The lowdown: Only service to integrate so closely with Gmail and Google Docs; best sharing and collaboration capabilities; access files directly in-browser; you can edit documents directly in-browser; one of the most economical file sharing services.
OneDrive has undergone some significant updates over the last few years, and now serves as a strong foundation for Microsoft’s overall productivity solutions. It’s not so much that Microsoft OneDrive does one thing better than other cloud storage systems (other than being one of the few services to support Windows phones and Xbox). Instead, Microsoft’s cloud service delivers a well-rounded package.
If you don’t have a pressing reason to choose another service, then it’s hard to go wrong with OneDrive. Furthermore, if you’ve bought into Microsoft’s Windows 10 ecosystem, then OneDrive is the best solution for you. It touts a decent amount of free space (5GB), along with inexpensive upgrades and the ability to get 1TB of storage with an Office 365 subscription, which also gives you full access to Microsoft’s excellent productivity suite. Microsoft’s cross-platform strategy means that mobile support is very strong, including Windows phones, Android, iPhone, and iPad.
Mark Coppock/Digital Trends
You can also post photos directly from OneDrive to Facebook, LinkedIn, Twitter, and other social-networking sites, which is a nice, time-saving touch. The service also offers built-in remote access capabilities. From the OneDrive.com website, you can get access to any PC associated with your account that has the OneDrive client installed, even files not already uploaded to OneDrive. For example, say you forget to move a presentation to your OneDrive folder before leaving for work, but your home computer is still on. Simply sign into OneDrive and retrieve it from afar, whether it’s on your hard drive or a connected external hard drive.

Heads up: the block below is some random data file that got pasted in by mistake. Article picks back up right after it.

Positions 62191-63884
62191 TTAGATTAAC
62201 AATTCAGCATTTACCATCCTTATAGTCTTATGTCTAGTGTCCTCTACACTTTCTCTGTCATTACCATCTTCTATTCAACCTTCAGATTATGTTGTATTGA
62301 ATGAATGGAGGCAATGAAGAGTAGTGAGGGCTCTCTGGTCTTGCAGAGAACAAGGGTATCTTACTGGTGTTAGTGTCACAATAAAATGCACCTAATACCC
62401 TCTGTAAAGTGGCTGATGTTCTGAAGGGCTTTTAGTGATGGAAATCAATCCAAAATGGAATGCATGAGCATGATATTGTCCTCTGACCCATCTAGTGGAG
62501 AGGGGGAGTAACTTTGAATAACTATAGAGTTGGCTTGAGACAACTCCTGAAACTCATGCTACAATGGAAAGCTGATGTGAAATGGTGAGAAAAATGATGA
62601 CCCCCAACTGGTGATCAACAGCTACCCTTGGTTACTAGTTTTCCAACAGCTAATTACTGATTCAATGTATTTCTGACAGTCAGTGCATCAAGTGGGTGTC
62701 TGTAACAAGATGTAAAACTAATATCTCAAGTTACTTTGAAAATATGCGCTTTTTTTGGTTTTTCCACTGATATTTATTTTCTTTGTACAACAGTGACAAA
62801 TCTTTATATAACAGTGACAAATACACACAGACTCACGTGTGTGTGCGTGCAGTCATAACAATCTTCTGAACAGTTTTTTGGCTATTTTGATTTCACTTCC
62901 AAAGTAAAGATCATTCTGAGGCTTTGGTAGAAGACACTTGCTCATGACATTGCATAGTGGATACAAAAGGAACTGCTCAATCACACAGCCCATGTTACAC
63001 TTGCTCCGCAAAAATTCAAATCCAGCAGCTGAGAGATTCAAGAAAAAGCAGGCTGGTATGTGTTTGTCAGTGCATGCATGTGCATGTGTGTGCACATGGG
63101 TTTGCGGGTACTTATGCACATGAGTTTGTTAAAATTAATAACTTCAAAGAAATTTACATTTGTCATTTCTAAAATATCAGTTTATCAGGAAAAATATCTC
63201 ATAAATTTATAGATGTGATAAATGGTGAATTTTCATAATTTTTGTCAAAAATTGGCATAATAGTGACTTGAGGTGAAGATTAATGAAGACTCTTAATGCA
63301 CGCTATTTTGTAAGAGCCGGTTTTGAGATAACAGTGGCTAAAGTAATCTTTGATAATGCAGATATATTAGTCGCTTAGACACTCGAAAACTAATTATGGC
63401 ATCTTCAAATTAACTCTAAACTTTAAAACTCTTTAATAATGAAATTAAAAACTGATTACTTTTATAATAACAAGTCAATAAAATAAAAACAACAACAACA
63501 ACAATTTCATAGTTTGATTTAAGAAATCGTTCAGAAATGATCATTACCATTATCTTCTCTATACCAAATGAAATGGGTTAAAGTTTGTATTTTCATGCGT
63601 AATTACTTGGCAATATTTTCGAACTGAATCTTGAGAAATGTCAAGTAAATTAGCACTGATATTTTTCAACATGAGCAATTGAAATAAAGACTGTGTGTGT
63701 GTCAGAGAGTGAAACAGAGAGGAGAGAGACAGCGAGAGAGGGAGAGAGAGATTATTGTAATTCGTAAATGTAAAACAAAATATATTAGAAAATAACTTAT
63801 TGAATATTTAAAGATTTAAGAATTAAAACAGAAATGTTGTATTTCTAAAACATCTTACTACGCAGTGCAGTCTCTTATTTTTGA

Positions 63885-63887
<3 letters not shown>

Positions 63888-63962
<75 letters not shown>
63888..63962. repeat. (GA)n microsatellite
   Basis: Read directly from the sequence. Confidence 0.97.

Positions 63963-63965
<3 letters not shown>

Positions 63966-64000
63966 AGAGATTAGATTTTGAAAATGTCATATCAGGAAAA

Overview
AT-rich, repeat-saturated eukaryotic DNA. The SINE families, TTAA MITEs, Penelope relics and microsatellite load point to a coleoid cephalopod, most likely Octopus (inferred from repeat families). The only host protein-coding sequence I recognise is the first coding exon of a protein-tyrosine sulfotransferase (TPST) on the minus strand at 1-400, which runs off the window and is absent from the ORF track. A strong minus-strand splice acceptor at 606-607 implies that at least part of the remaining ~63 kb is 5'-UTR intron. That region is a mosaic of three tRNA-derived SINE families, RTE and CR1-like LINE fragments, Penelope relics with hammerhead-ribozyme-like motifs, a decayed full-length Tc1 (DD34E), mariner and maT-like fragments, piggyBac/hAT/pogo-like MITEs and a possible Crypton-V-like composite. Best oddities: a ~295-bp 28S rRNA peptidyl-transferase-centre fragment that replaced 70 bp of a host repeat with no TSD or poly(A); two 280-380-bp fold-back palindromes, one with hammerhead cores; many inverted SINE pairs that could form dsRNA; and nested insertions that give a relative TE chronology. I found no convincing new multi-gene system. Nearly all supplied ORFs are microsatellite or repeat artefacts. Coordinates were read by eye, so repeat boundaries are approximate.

OneDrive is one of the only services to integrate with free Office Web Apps, allowing you to work collaboratively on projects, much like in Google Docs. However, the Office Web Apps have the advantage of opening Word, PowerPoint, and Excel documents seamlessly, avoiding any formatting kerfuffles. OneDrive maintains the 25 most recent versions of every file, so if a partner makes a change you don’t like, you can easily revert to an easier version.
The lowdown: Only service to integrate closely with Microsoft Office Web apps; and a generous amount of free space (5GB); inexpensive upgrades along with the option to combine Office 365 and OneDrive storage in a single purchase; great collaboration tools and version-control backup; built-in remote access capability.
Apple’s cloud storage service doesn’t make waves on paper, but it works. And there might not be a better option for those who use iTunes as their central media hub. iCloud provides 5GB of free storage. Upgrading to 50 GB will cost $1/month, 1TB for $3/month, and 2TB for $20/month. Items downloaded from iTunes won’t count against your storage limit, but note that iOS devices use iCloud for backup, and that alone can quickly use up storage allotments.
Mark Coppock/Digital Trends
iCloud also acts as a media sharing hub that works closely with Apple’s cloud-based productivity suite, iWork. It includes a word processor, among other things that can be shared with other iCloud users, all with an interface that looks a bit cleaner and more modular than Google Docs. Still, Apple can’t compete with Google’s price point or the universality of Google accounts.
The lowdown: Best for iTunes devotees. Google, Mega, and Dropbox don’t offer the same robust database of music and photo sharing options. But the free 5GB won’t get you very far with music and photos.
Box is an all-around solid service. It offers a compelling alternative to users who are wary of placing ever-increasing amounts of information in the control of Google, Apple, or Microsoft. Mobile support for all accounts includes Android, iPhone, and iPad.
Free accounts start at 10GB, and a Personal Pro account provides 100GB of storage for $10/month. There are also business plans that offer more storage and capabilities, such as version history, password-protected sharing, and search abilities.
In many ways, Box seems best geared toward corporate use, and it shows. Clients include Proctor & Gamble, Six Flags, and Pandora. If you’re a small-business owner or a startup, Box may be right up your alley. All accounts, even free ones, allow you to share files or folders with a link. Box also integrates the ability to add comments and assign tasks for easy collaboration and workflow management.
The lowdown: Best for businesses; integrated workflow management tools; great sharing and collaboration potential; free accounts lacking some features.